Saturday, February 27, 2016
Someday, Someday, Maybe by Lauren Graham
I read this book to fit under the 2016 Reading Challenge "Book written by a celebrity". I *love* Lauren Graham. I loved Gilmore Girls and someday I want to watch the Parenthood series because I heard great things about it.
This book was a little disappointing to me given how much I like Lauren Graham. I just feel that it fell short of its potential. Or maybe I was just hoping the main character would remind me more of Lauren and it didn't. Anyhow, it was a great throwback to the era I grew up in-remembering 1995 in all its pager-is-the-only-on-the-go-communicator-answering-machine-message-phone-tag-filofax glory. It was NOT that long ago, but it was such a different world when it came to communication. I do feel I have a bit more empathy for hopeful stars just wanting to survive by doing what they love. As a classical musician, there are plenty of people out there who are required to have "real jobs" in addition to doing what they love, so acting doesn't have a monopoly on that type of mentality. Visual artists probably run into the same problem. I did like the confusion that Franny had about who she was-having pretended so much. It makes me wonder if that's why Hollywood relationships (especially the ones where they're both celebrities) rarely last-how could you ever know if you REALLY TRULY knew the REAL person underneath all those acting jobs? How do the celebrities even know who they truly are themselves? I'm sure there are several who feel grounded in who their true self is, but for every one of those, I'm sure there are others who really aren't sure and just play a part all the time depending on what they need to be and who they need to be it for.
It seemed a little stereotypical, since to the reader, the "right" choice was quite obvious, even though it wasn't obvious to Franny. The one fun thing was that one character, whom Franny viewed as a threat towards the beginning turned into a pleasant friendship.
I liked how there are comparisons to different professions and how they measure and/or define "success". Lots of professions have more concrete ways to measure success because it can be shown with numbers on a page. In the arts (and I would dare say education), not all "success" is completely measurable. I mean, how do you measure giving a student more self esteem? It's not quantifiable. A failed audition doesn't mean that you are "the worst" but just that you weren't "the best" on "that particular day". I'm living in a community right now that's quite large. There are 2 large symphonies and several small spin off groups. I had an audition and I got nervous and probably talked too much and then I made a couple mistakes that I've NEVER made in EASY places and was one of the final TWO people to get cut. (This was for a spot playing flute). I've since joined a flute choir just to have some outlet to play in and have discovered that there are several other players who are playing in other, heterogenous groups (which is my favorite-I love mixed instrument groups and enjoy playing in them immensely) who are not as good as I am. As in, they have trouble counting, or keeping intonation consistent or things that I think are pretty basic. BUT they were here first. Those other groups aren't looking for anyone better than what they have. So it's very political, it's very much about relationships (not always talent-which this point is in the book too!), and it's also about seniority and loyalty. I knew that going in to moving here, luckily, because a fellow flutist who is light years better than me warned me. It's really a shame.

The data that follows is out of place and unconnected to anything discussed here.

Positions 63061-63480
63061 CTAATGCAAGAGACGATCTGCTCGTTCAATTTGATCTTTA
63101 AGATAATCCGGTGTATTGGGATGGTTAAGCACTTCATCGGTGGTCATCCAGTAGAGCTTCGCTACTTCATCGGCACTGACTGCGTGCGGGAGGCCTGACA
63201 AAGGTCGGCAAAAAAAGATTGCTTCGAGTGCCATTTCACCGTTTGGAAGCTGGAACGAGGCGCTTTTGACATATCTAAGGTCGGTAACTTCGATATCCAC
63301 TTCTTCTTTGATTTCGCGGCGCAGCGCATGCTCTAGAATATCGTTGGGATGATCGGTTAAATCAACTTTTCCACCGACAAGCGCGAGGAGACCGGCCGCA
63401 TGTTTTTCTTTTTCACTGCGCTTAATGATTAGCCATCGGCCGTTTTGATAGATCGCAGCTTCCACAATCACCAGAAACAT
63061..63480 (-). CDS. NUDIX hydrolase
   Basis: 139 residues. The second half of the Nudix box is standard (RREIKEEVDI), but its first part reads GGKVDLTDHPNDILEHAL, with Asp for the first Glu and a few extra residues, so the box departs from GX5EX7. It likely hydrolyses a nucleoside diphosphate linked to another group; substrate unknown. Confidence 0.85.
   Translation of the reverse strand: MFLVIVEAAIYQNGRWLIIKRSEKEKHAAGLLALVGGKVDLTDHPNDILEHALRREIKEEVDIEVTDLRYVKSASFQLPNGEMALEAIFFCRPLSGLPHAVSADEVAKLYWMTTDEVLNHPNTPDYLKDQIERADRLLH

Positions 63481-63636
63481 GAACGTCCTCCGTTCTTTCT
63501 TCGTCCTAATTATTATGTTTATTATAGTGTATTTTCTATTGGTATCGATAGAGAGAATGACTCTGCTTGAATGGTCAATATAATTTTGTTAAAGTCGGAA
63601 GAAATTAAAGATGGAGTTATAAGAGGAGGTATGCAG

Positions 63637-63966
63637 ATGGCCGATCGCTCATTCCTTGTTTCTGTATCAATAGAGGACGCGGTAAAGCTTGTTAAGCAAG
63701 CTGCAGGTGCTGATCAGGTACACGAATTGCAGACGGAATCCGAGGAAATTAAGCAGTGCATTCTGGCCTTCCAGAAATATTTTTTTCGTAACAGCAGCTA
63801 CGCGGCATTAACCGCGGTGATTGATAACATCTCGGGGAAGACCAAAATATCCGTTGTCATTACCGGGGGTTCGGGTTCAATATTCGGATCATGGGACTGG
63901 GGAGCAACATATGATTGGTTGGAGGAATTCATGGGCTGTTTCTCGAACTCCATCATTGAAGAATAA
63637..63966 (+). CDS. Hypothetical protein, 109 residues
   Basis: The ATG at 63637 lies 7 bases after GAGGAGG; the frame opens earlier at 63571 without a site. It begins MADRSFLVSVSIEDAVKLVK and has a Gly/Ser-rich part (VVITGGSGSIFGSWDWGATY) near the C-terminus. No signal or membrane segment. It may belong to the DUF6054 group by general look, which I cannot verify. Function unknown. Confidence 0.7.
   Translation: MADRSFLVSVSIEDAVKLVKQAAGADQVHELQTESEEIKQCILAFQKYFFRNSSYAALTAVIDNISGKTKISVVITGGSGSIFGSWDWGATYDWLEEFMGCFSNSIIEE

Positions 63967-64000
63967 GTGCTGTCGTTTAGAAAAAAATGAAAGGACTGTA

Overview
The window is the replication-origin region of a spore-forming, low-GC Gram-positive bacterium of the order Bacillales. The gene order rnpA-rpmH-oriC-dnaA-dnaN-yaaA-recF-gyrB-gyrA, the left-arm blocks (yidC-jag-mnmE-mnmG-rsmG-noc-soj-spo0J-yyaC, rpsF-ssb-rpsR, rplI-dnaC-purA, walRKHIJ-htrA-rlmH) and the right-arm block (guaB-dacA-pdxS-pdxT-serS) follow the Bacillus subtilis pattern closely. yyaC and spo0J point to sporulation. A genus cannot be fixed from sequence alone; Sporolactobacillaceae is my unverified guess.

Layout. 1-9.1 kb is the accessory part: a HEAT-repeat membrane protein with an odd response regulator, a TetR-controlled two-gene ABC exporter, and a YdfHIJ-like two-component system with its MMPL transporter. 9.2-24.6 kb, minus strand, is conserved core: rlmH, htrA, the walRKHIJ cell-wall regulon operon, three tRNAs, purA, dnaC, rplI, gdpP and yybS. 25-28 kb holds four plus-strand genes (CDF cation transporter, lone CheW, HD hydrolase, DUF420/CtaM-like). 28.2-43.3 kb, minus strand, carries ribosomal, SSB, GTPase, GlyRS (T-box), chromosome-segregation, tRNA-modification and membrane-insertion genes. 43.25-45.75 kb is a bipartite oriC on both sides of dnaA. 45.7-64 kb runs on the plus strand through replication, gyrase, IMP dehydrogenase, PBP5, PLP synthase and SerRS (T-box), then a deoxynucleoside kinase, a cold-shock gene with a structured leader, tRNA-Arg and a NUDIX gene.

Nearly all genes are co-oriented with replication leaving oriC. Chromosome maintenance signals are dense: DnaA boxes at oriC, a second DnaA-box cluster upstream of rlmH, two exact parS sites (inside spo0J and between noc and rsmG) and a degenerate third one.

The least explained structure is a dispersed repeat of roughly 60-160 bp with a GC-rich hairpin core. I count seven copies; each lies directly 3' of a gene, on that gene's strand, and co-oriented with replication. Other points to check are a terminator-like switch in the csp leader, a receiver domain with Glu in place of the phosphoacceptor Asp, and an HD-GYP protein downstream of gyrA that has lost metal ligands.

Anyhow, back to the book....I liked the best friend Jane a lot, she was a VERY real person to me. Dan was also a fun character and I thought he brought a dose of reality as well. Quintessential nerd who is going against the families wishes to do something practical like become another generation of Dr. and instead wants to write science fiction or at least a screen play. This story is told all over music history with composers. Either the composer came from a musical family and was pretty much expected to continue in music or the family was highly disappointed with a chosen career in music.
I think my absolute favorite character, though, is Franny's dad. He's an English teacher and measures time by his course syllabus. That is EXACTLY how I would measure time as an English teacher. And what I love even MORE is the fact that since he asks Franny to get back to him before he reaches the next novel in the syllabus, you know Franny probably has his syllabus memorized by default as well.
I guess I liked it more than I thought, although I would have liked a slightly more conclusive ending, I mean, you are PRETTY sure things are going to end the way you think they are, or at least you have really good HOPE for it, but it's not for SURE. but I guess nothing in life is.....Anyway, I guess the last part I liked was the universal desire to be liked and accepted by the "right" people. This is shown in two ways with Franny. One is in her choice of agents and the other is in her choice of guy. It's pretty obvious to the reader, like I mentioned before, but I know that as a real human being, I have been in positions where I think the answer should be obvious about which crowd to associate myself with, but I don't necessarily want to go with that answer and I second guess myself. As a species, even if we have strong self esteem and all that, I think we all have this inner desire to be accepted and we feel that because relationships are SO incredibly important that we have to associate ourselves with a specific person or group of people or we will be jeopardizing our future. But, as this story plays out, we realize that sometimes we need to go with our gut and what's best for us, not who we think others would be more impressed by.
So on Goodreads, I gave it a 3, in reality it's a solid 3.5